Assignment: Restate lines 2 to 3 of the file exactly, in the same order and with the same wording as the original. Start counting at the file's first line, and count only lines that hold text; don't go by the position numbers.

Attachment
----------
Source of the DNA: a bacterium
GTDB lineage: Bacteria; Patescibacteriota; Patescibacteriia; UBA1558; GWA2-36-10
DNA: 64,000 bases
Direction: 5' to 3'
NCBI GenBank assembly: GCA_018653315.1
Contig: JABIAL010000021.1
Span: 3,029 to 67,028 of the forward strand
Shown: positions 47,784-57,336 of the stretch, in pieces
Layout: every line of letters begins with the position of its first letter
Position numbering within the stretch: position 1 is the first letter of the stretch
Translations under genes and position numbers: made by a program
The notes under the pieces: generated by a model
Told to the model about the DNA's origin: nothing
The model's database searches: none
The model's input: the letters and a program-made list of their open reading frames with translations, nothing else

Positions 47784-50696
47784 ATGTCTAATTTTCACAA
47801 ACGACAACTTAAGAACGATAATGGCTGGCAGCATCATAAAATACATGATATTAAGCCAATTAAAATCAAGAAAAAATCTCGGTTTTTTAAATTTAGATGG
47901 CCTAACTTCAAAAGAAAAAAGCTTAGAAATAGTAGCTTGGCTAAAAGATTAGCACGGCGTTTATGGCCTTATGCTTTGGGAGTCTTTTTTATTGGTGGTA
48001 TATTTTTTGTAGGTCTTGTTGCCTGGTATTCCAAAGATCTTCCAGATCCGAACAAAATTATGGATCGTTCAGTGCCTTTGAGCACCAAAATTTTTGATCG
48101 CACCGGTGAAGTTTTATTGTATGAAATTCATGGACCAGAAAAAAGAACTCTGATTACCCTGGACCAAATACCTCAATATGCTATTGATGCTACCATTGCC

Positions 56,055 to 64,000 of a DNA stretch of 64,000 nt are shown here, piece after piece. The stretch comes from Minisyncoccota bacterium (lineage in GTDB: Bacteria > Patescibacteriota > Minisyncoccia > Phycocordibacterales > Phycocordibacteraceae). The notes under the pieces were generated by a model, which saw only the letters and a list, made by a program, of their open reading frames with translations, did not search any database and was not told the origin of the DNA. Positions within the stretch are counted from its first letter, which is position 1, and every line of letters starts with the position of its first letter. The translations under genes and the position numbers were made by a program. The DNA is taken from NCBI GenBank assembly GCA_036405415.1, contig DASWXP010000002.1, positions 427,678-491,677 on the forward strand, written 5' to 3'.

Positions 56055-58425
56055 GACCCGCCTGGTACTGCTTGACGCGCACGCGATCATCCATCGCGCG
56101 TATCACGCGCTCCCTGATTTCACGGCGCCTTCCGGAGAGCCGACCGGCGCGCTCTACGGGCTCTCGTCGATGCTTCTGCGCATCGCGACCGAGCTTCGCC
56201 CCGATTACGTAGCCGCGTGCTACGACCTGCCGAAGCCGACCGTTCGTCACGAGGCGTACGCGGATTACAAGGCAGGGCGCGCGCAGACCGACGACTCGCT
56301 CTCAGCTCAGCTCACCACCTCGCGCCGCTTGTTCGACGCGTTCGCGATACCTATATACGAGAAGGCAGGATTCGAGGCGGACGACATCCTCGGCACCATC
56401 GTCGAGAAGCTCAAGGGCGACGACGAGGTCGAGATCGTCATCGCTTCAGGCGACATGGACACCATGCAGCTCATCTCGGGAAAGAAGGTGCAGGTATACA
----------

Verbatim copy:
GTDB lineage: Bacteria; Patescibacteriota; Patescibacteriia; UBA1558; GWA2-36-10
DNA: 64,000 bases